RMOW council, staff hold annual retreat 

At mid-way point of a four-year term, council talks priorities

click to enlarge PHOTO BY DAVID BUZZARD/COURTESY RESORT MUNICIPALITY OF WHISTLER - halfway point Whistler's mayor and council, from left: Steve Anderson, Jack Crompton, Jen Ford, Nancy Wilhelm-Morden, John Grills, Andree Janyk and Sue Maxwell.
  • photo by david buzzard/courtesy resort municipality of whistler
  • halfway point Whistler's mayor and council, from left: Steve Anderson, Jack Crompton, Jen Ford, Nancy Wilhelm-Morden, John Grills, Andree Janyk and Sue Maxwell.

While Whistlerites young and old were celebrating Halloween last week, mayor, council and staff were attending their annual council retreat.

"It wasn't scary," joked Mayor Nancy Wilhelm-Morden, in a phone call afterwards.

"Nobody was in costume, and it went quite smoothly."

The full-day session at the Delta Whistler Village Suites touched on past accomplishments, important milestones and the all-important budget preparation.

"We (also) talked about some of the projects that weren't completed this year that will be carried over into next year (like the Gateway Loop Improvement Project), and by the end of the day we had confirmed what our priorities were going into the next year, and staff will work with that to work that into the corporate plan," Wilhelm-Morden said.

Council's top priority for the next year will be a simple one: delivering the basic, core services that Whistlerites expect.

"The roads, the sewers, the water, all of that stuff, and we want to do it at a standard of excellence, but also in a fiscally prudent way, so that's our top priority," the mayor said.

There will also be an added focus on mitigating "unintended consequences" of economic growth, she said.

"Along with the huge economic activity that's been generated have come pressures on transportation, pressures on housing and pressures on affordability," Wilhem-Morden said.

"I am absolutely confident that these are problems that we can go a long way to resolving over the course of the next two years, and so that's what we're going to be focusing on."

Coun. John Grills was first elected to council in 2011 — a very different time for Whistler.

"It certainly is interesting where we've come in the last four or five years," he said.

"If you saw (consequences of massive growth) as a discussion topic on the 2012 February retreat you would have been like, 'oh yeah, sure.'"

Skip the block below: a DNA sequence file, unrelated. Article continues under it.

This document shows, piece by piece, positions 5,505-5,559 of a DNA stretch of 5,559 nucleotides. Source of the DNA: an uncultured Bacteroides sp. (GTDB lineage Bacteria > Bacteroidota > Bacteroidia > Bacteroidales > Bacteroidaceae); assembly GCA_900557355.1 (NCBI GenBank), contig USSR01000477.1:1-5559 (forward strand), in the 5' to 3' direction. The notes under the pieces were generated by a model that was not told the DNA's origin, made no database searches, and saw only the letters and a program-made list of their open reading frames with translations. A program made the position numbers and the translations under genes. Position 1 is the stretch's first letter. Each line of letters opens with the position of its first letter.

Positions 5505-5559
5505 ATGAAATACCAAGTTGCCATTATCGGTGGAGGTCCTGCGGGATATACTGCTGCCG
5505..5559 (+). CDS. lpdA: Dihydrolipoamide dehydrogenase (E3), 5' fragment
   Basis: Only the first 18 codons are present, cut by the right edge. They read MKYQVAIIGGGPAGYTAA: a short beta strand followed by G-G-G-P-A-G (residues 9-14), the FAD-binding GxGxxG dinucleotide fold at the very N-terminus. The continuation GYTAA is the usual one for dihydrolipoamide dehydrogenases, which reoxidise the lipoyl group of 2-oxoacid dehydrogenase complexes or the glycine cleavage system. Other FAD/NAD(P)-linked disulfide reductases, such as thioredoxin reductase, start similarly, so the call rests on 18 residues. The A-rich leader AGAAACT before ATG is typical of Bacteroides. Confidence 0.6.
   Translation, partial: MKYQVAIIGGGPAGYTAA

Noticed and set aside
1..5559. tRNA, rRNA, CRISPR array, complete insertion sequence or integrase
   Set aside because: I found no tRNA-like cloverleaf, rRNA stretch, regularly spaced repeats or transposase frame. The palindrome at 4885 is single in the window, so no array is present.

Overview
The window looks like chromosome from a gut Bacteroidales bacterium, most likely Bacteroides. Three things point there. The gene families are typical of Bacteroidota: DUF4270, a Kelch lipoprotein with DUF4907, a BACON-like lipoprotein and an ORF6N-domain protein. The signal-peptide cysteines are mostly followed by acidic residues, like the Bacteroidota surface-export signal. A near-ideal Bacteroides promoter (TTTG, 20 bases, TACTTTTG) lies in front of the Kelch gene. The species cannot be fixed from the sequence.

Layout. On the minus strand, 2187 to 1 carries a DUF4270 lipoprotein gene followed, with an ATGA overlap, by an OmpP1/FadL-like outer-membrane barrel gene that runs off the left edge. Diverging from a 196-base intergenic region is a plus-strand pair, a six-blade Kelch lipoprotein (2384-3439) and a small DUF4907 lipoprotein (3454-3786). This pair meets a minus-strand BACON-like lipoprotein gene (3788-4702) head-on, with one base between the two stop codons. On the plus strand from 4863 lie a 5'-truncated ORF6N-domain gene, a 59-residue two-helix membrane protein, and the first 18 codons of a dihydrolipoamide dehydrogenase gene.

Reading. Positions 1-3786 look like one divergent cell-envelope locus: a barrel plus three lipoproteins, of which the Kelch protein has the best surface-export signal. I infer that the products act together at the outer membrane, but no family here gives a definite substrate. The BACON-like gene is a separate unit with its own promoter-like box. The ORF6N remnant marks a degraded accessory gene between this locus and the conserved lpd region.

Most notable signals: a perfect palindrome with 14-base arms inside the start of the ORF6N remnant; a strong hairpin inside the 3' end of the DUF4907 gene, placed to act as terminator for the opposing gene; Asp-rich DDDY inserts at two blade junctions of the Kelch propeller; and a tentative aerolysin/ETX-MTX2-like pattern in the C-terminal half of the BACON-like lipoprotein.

With two years left in a four-year term, Grills said he sees this year as a "roll-up-your-sleeves-and-work year."

"Not that we've taken time off in the last year, (but) I don't see the announcement of any new big plans or anything like that, because a lot of them are in place now," he said.

With municipal building and planning departments busier than ever, "I think we... want to maybe help people get their desks cleaned up a little bit, and not just add to the pile," he added.

Stepping up FireSmarting around the corridor and his seat on the Mayor's Task Force on Resident Housing will also take priority in the next year.

"(The task force) is going to be my top agenda item, or one of the top ones, for next year, and we'll see what assistance we can give the Whistler Housing Authority, and what we can learn from the community and potentially other communities," Grills said.

For first-term councillor Sue Maxwell, the priority in the next two years will be focusing on things like the environment and affordability.

"The Climate Action Plan is a huge step forward, to get that updated, but we're definitely not doing well on water use, on the amount of waste generated... and affordability," Maxwell said.

"I'd like to see us work together with community partners that are interested in moving things forward."

Every level of government has a role to play in addressing climate change, as well as the private sector and community at large, "so I think harnessing that, by working together in partnerships, that we can do more than if we just kind of worked in our own little silos," she said.

There's much work to be done on various fronts, and the RMOW will be counting on feedback and engagement from the public to guide its decisions, Maxwell said.

"I'm just hoping that the people who came out to the community forum in the summer will come out to future ones. The Community Life Survey is another good way to engage, (and) we've started to see some people come out and ask questions at the council meetings," she said.

"So I think it's just good for people to know that it's not a matter of just electing people and then not engaging for four years. It's important for us on council to be able to hear what is important to people."

For Coun. Jen Ford, also halfway through her first term, the main priorities for the next two years are clear: daycare and housing.

"That's my hope, is to deliver some real housing solutions," she said.

"I'm not in a position to say, 'Yes we have the answer, and here it is'... It's not that easy. But I think that the community is primed to find the answer, more so than we were two years ago when a large part of the population was saying 'Yeah, it's always this bad.'

"When you get to the breaking point, that's when the solutions become mandatory and apparent."

As for daycare, a Union of BC Municipalities resolution (first presented by Ford) pushing for the creation of new daycare spaces was supported, and the provincial NDP has made it part of its platform.

"I was really inspired by how much momentum there was in the whole province to push the provincial government, especially in an election year, to recognize that there is the need for supporting daycare," Ford said, adding that the RMOW will be re-convening a working group on daycare in the coming weeks to take a closer look at the issue locally.

Pique reached out to all councillors for this story, but not all responded before deadline.


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